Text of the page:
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- Domestic Abuse: One of the most sobering effects of alcoholism is an increased risk for domestic abuse within the family. Abuse tied to alcohol use in families can be either emotional or physical. People battling alcoholism may insult their family members, manipulate them, or humiliate them. These are all forms of emotional abuse. Physical violence is also a severe issue. The World Health Organization reports that 55 percent of physical assault cases between intimate partners occurred when the perpetrator drank. Because alcohol use in families lowers their self-control by affecting cognitive and physical functioning, people who drink are more prone to act violently when frustrated.
- Drained Family Finances: The habit of consuming alcohol regularly is expensive. While the amount spent on alcohol will vary depending on the frequency and type chosen, the costs add up. It is not uncommon for someone battling this addiction to spend over $1,000 a month on alcohol. That is money that the family could use in other ways, and this financial cost takes a toll on the family’s overall well-being.
- Physical & Mental Health Issues: Finally, a battle with alcoholism affects most family members’ physical and mental health. The individual fighting addiction will deal with physical health issues because of the impact of excessive alcohol consumption. Common problems include liver disease, digestive system problems, brain damage, and stroke risk. Mental health problems are also a risk for these families. The anxiety and stress of alcoholism for a family will wear down the emotional health of all involved. Family members of those fighting alcoholism may also struggle with guilt and feelings that they somehow caused their loved one’s disorder.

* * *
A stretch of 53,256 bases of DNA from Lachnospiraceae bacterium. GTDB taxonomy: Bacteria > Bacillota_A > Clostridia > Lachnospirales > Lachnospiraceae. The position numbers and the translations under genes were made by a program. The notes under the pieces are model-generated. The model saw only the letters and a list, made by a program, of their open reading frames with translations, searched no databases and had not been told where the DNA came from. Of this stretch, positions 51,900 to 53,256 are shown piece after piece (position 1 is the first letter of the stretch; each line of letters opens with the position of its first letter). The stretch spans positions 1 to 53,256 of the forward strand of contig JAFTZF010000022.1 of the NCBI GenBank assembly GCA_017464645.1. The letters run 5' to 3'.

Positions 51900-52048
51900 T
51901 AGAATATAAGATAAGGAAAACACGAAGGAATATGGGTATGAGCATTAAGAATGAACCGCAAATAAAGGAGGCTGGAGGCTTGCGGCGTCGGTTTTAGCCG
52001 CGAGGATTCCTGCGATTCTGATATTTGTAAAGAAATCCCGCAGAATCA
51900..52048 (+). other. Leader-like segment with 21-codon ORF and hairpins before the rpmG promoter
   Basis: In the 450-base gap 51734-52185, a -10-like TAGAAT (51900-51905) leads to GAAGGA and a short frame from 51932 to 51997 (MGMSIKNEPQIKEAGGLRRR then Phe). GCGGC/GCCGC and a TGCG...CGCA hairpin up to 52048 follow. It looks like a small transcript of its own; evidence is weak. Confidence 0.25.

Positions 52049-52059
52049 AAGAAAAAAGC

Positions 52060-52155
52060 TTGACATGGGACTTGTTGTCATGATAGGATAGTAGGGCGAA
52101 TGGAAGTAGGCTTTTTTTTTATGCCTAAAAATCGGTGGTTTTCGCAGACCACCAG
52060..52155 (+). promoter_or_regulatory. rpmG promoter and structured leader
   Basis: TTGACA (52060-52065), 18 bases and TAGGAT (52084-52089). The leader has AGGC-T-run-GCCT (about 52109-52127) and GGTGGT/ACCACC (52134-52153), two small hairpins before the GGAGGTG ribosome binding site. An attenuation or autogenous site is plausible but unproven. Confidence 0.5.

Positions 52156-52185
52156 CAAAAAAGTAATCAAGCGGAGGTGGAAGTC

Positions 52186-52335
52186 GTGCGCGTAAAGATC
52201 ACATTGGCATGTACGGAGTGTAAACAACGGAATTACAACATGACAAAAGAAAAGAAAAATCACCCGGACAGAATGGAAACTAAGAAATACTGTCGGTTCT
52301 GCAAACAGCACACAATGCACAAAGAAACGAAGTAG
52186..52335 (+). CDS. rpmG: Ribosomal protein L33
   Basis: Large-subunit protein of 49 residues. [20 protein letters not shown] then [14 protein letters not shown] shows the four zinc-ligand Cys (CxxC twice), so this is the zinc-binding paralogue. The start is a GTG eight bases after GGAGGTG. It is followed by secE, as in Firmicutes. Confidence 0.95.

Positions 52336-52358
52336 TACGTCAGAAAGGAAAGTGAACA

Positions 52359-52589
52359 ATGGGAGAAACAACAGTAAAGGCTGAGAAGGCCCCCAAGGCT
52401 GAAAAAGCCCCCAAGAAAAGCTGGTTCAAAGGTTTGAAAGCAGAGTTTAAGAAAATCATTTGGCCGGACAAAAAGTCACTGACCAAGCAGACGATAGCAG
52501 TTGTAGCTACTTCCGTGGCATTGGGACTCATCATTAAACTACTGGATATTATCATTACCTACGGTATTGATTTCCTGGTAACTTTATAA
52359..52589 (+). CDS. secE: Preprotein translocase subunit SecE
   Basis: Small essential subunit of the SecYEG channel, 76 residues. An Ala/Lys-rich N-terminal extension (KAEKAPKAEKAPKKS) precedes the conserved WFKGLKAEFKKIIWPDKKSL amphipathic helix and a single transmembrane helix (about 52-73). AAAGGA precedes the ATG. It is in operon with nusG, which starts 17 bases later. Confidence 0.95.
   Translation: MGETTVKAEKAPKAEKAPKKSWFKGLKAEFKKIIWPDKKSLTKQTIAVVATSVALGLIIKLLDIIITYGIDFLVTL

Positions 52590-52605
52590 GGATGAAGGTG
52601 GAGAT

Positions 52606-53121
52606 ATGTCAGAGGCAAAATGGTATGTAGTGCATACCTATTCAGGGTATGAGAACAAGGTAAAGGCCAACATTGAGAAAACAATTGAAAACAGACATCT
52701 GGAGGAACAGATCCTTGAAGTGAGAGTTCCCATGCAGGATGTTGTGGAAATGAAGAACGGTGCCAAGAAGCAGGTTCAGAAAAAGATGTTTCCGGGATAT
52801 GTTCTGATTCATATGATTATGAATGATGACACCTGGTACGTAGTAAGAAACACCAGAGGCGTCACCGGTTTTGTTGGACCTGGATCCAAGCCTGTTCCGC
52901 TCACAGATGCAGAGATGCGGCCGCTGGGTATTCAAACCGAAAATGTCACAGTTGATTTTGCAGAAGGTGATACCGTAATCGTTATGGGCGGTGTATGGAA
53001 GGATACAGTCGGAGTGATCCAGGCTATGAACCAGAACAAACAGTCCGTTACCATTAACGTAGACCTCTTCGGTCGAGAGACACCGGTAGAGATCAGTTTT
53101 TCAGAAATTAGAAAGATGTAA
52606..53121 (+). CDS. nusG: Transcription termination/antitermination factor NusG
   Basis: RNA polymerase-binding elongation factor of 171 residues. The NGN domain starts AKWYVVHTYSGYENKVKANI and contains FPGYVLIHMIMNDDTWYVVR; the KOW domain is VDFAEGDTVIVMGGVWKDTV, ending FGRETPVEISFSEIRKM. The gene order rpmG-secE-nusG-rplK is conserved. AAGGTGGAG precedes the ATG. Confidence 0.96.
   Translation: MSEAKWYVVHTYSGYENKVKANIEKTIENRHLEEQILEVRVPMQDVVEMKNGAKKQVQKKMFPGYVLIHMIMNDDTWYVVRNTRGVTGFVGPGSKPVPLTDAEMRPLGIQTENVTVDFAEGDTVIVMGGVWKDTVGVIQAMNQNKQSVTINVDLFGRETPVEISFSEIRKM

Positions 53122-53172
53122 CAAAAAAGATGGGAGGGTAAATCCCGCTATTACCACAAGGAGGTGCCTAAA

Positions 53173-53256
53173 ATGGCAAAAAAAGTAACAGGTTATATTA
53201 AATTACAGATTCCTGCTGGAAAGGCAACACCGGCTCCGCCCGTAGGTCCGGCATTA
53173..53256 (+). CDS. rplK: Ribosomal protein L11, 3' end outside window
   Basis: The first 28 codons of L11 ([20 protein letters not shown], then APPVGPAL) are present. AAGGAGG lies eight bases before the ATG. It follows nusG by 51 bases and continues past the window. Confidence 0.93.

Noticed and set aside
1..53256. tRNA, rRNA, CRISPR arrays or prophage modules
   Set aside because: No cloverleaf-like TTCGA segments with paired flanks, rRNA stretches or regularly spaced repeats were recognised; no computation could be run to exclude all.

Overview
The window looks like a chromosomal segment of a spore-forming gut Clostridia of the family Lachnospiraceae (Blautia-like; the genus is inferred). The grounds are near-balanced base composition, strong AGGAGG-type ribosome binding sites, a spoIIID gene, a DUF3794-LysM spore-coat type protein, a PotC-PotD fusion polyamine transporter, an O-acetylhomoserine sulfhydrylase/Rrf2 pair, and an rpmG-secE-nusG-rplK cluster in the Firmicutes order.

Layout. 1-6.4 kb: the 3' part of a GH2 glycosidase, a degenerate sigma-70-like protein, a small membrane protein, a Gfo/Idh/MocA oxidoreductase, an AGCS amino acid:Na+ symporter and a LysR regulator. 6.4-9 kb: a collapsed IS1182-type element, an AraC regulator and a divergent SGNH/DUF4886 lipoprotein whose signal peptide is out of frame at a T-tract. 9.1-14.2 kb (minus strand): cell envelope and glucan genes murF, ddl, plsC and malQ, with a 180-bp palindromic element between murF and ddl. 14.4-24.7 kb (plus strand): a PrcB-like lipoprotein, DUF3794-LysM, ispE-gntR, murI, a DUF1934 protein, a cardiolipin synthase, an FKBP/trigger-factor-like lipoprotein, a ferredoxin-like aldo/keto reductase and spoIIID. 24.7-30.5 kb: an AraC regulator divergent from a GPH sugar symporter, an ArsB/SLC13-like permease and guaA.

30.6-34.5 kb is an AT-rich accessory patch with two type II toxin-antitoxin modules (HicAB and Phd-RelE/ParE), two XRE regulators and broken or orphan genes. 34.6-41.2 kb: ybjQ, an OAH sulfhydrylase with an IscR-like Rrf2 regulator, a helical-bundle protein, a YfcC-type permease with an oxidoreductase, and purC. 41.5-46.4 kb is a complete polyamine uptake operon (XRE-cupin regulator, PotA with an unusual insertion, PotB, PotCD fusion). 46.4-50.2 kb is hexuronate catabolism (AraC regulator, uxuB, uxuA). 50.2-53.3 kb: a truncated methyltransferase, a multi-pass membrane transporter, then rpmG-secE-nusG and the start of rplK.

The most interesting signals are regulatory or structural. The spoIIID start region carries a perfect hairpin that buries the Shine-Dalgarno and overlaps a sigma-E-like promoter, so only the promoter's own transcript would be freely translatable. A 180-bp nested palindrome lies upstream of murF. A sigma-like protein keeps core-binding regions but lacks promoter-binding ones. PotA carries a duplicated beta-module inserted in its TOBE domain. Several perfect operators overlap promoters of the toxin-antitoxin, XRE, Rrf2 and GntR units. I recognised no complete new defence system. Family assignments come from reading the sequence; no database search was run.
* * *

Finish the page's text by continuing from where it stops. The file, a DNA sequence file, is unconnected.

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Why So Many U.S. Families Are Affected By Alcoholism
Between 2002 and 2013, drinking rates among US adults rose substantially, with more people reaching problem drinking levels as a result. High-stress levels in modern society increase the demand for today’s adults, and as a result, more and more are turning to alcohol to self-medicate.
It doesn’t take long for occasional alcohol use in families to turn into binge drinking and binge drinking to turn into an addiction. But, unfortunately, when addiction develops, it’s the families that suffer.
Alcoholism Is A Family Disease, But Help Is Available For All
Alcohol use in families is a disease that affects all family members. Therefore, when someone is battling alcoholism and is ready to get help, getting help for the entire family is crucial to bring about complete healing and lasting change.
We Level Up offers alcohol addiction treatment to help people overcome addiction, but we don’t stop there. Because addiction is a family disease, we also have a family support program that ensures everyone, not just the person suffering from addiction, gets the help they need. This family addiction counseling can help the whole family heal, change, and rebuild healthy relationships. Reach out today to learn more about how we can help.
At We Level Up Treatment Center provides world-class care with round-the-clock medical professionals available to help you cope. In addition, we work as an integrated team providing information about alcohol use in families and other aspects of treatment. Make this your opportunity to reclaim your life. Call today to speak with one of our treatment specialists. Our specialists know what you are going through and will answer any of your questions.
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 – Drug Rehab – https://www.drugrehab.com/addiction/alcohol/effects-of-alcoholism-on-families/
 – WHO – http://www.who.int/violence_injury_prevention/violence/world_report/factsheets/fs_intimate.pdf
Table of Contents
- 1 Alcohol Use in Families
- 1.1 Overview About Alcohol Use in Families
- 1.2 Overview Of Alcohol Use in Families
- 1.3 How Alcohol Affects Family Relationships
- 1.4 Five Effects Of Alcohol Use in Families
- 1.5 Why So Many U.S. Families Are Affected By Alcoholism
- 1.6 Alcoholism Is A Family Disease, But Help Is Available For All